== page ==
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Exposure to genocide and risk of suicide in Rwanda: a population-based case–control study
  1. Wilson Rubanzana1,2,
  2. Bethany L Hedt-Gauthier1,3,
  3. Joseph Ntaganira1,
  4. Michael D Freeman4,5,6
  1. 1Department of Epidemiology and Biostatistics, University of Rwanda College of Medicine and Health Sciences, School of Public Health, Kigali, Rwanda
  2. 2Rwanda National Police, Directorate of Medical Service, Kigali, Rwanda
  3. 3Department of Global Health and Social Medicine, Harvard Medical School, Boston, USA
  4. 4Oregon Health & Science University, School of Medicine, Portland, Oregon, USA
  5. 5Faculty of Medicine, Section of Forensic Medicine, Umeå University, Umeå, Sweden
  6. 6Faculty of Health Sciences, Department of Forensic Medicine, Aarhus University, Aarhus, Denmark
  1. Correspondence to Dr Wilson Rubanzana, Rwanda University, College of Medicine and Health Sciences, School of Public Health. P.O. Box: 5229 Kigali, Rwanda; wrubanzana{at}


Background In Rwanda, an estimated one million people were killed during the 1994 genocide, leaving the country shattered and social fabric destroyed. Large-scale traumatic events such as wars and genocides have been linked to endemic post-traumatic stress disorder, depression and suicidality. The study objective was to investigate whether the 1994 genocide exposure is associated with suicide in Rwanda.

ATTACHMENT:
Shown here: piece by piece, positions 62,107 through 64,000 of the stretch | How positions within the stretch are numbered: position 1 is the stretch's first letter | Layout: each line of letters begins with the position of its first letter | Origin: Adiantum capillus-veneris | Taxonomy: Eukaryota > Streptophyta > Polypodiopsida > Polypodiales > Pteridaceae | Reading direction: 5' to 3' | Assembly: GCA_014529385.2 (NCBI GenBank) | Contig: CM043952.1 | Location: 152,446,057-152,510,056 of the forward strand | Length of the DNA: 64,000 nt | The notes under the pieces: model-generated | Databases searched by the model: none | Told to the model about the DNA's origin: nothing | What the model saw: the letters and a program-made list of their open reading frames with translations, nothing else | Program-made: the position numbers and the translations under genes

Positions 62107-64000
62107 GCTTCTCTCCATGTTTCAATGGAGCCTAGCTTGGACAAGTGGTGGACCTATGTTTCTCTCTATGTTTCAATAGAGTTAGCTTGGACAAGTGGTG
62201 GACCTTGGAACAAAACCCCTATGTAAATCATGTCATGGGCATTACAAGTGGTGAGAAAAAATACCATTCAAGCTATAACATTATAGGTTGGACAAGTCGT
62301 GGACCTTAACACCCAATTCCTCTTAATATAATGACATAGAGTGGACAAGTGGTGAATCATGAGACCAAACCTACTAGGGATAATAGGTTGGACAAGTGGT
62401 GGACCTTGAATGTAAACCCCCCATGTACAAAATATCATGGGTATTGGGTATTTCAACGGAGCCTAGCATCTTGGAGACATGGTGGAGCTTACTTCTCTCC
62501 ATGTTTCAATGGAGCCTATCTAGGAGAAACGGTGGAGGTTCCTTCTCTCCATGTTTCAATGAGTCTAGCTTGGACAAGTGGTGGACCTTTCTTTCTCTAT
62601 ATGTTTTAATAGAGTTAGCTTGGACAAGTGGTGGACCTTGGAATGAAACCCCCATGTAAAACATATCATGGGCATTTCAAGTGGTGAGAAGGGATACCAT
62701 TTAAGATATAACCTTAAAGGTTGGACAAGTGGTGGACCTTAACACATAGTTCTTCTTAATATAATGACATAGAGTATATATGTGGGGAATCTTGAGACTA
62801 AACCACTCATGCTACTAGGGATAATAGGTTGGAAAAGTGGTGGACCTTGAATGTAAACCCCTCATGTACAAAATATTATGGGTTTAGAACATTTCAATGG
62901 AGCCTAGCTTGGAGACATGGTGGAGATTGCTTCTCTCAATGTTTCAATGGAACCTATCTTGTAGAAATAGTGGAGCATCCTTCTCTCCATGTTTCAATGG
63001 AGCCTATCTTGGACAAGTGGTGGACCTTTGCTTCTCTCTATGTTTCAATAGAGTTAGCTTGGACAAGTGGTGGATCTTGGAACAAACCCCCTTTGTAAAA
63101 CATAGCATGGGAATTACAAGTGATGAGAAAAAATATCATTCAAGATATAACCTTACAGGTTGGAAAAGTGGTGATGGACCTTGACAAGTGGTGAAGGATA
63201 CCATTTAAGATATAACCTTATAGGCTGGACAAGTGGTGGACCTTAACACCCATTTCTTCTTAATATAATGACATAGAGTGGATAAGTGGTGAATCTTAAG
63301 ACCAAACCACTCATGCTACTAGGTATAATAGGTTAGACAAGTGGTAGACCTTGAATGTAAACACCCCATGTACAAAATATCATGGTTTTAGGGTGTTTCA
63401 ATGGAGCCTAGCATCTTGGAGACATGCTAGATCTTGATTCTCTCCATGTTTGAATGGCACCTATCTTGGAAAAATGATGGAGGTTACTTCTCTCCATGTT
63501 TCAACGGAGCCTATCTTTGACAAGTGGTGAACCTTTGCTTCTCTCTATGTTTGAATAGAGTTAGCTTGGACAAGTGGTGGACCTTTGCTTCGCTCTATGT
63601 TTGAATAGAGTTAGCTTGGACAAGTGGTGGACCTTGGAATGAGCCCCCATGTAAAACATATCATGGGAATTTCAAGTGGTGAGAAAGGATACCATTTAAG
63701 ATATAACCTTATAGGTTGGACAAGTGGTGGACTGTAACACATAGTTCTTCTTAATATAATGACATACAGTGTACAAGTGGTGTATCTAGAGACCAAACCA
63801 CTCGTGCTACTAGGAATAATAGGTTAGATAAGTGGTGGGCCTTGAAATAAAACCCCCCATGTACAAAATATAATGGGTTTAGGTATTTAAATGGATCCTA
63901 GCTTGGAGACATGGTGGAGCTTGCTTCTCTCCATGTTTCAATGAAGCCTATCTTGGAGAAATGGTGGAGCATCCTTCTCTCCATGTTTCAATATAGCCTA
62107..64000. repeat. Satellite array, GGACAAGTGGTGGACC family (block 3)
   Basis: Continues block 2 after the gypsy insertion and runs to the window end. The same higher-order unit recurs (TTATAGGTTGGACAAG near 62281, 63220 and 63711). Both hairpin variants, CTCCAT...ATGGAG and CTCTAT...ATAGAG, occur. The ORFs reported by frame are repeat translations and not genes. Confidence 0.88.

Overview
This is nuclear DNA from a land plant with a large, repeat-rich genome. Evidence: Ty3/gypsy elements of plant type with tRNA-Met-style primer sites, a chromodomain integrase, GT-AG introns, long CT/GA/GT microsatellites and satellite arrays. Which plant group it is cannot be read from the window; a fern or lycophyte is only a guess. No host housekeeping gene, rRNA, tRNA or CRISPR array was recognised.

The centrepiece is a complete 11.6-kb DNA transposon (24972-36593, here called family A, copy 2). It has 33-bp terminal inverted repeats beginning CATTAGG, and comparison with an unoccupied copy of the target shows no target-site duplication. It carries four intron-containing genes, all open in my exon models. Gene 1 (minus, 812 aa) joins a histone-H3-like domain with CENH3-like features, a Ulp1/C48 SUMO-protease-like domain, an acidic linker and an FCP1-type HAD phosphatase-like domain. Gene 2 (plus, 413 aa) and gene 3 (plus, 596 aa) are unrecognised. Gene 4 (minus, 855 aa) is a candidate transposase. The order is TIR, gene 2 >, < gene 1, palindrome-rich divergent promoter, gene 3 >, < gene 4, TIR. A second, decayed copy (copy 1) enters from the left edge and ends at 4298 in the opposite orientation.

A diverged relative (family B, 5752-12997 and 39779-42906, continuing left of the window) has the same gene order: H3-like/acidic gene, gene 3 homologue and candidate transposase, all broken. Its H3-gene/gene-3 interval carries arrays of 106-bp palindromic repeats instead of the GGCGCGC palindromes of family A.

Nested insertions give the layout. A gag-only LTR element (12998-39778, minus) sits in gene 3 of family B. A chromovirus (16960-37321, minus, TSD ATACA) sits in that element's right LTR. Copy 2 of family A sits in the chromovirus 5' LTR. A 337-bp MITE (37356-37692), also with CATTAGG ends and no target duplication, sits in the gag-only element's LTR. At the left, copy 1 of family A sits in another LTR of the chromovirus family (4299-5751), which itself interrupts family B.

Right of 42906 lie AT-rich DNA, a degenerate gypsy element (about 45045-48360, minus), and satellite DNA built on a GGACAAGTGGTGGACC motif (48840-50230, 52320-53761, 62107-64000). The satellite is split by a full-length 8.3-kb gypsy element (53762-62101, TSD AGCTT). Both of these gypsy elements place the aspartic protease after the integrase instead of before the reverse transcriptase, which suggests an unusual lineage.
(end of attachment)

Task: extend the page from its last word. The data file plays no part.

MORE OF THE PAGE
Methods We conducted a population-based case–control study. Suicide victims were matched to three living controls for sex, age and residential location. Exposure was defined as being a genocide survivor, having suffered physical/sexual abuse in the genocide, losing a first-degree relative in the genocide, having been convicted for genocide crimes or having a first-degree relative convicted for genocide. From May 2011 to May 2013, 162 cases and 486 controls were enrolled countrywide. Information was collected from the police, local village administrators and family members.

Results After adjusting for potential confounders, having been convicted for genocide crimes was a significant predictor for suicide (OR=17.3, 95% CI 3.4 to 88.1). Being a survivor, having been physically or sexually abused during the genocide, and having lost a first-degree family member to genocide were not significantly associated with suicide.

Conclusions These findings demonstrate that individuals convicted for genocide crimes are experiencing continued psychological disturbances that affect their social reintegration into the community even 20 years after the event. Given the large number of genocide perpetrators reintegrated after criminal courts and Gacaca traditional reconciling trials, suicide could become a serious public health burden if preventive remedial action is not identified.


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